Friday, May 20, 2005

Cute Tees (Or Cutie)

Economics anyone? Thanks to Lisa at for providing the link on these cute tees. Cute, no? To purchase, check out Motherhood Nursing.

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Baby and Mom Love

Do you love your baby?

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Where are YOU from?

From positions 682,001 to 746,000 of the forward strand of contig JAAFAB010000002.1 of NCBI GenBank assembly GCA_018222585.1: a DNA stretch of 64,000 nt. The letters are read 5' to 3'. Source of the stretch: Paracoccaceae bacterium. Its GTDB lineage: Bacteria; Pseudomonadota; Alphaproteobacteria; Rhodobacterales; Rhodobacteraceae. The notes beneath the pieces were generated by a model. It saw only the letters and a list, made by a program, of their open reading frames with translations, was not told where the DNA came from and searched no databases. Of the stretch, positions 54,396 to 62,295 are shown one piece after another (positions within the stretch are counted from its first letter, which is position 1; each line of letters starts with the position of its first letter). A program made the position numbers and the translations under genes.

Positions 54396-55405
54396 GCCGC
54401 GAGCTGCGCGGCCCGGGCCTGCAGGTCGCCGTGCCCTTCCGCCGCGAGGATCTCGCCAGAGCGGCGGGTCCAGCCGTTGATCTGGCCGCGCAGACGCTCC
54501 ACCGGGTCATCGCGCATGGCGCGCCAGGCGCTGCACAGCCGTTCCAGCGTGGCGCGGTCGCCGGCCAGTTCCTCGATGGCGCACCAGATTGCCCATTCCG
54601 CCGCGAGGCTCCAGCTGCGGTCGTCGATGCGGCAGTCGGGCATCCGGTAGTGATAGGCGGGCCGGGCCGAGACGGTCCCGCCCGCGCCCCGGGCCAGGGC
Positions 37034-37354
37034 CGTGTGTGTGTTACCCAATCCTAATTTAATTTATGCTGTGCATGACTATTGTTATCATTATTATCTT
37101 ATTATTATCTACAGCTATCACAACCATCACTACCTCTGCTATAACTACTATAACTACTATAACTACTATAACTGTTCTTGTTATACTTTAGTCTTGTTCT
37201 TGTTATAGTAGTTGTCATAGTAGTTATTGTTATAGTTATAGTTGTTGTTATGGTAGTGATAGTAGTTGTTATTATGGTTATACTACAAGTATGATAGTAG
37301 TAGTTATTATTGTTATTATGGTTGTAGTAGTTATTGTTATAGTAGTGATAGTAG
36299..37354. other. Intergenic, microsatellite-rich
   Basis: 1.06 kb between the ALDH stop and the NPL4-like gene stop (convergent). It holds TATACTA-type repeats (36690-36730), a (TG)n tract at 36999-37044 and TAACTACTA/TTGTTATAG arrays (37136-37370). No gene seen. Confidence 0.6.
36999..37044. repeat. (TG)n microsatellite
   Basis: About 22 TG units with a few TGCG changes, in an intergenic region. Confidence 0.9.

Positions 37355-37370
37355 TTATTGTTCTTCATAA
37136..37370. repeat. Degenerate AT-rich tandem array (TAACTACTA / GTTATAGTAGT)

I happened upon this cool link from Mind the Bump. On this page, scroll down...see that "Place Your Pin/View my Guestmap" button on the left side? Click on it and place your pin of where you are coming from! I would love to know my readers' locations. So where are all you moms, dads and expectant mothers hailing from?

PregnancyWeekly Friday Guest Writers!